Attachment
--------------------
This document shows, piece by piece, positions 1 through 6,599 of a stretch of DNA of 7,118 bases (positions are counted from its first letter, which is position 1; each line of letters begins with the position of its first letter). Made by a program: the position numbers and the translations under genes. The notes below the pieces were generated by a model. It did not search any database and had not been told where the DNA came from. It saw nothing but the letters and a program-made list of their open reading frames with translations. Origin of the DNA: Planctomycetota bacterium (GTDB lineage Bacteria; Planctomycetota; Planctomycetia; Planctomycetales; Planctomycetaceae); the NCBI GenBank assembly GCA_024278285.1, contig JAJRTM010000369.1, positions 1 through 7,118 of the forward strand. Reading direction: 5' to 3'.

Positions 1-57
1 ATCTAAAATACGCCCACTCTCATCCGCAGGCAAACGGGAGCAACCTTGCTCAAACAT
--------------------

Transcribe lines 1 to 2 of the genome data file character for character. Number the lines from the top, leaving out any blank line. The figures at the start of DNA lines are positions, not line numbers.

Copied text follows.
This document shows, piece by piece, positions 1 through 6,599 of a stretch of DNA of 7,118 bases (positions are counted from its first letter, which is position 1; each line of letters begins with the position of its first letter). Made by a program: the position numbers and the translations under genes. The notes below the pieces were generated by a model. It did not search any database and had not been told where the DNA came from. It saw nothing but the letters and a program-made list of their open reading frames with translations. Origin of the DNA: Planctomycetota bacterium (GTDB lineage Bacteria; Planctomycetota; Planctomycetia; Planctomycetales; Planctomycetaceae); the NCBI GenBank assembly GCA_024278285.1, contig JAJRTM010000369.1, positions 1 through 7,118 of the forward strand. Reading direction: 5' to 3'.

Positions 1-57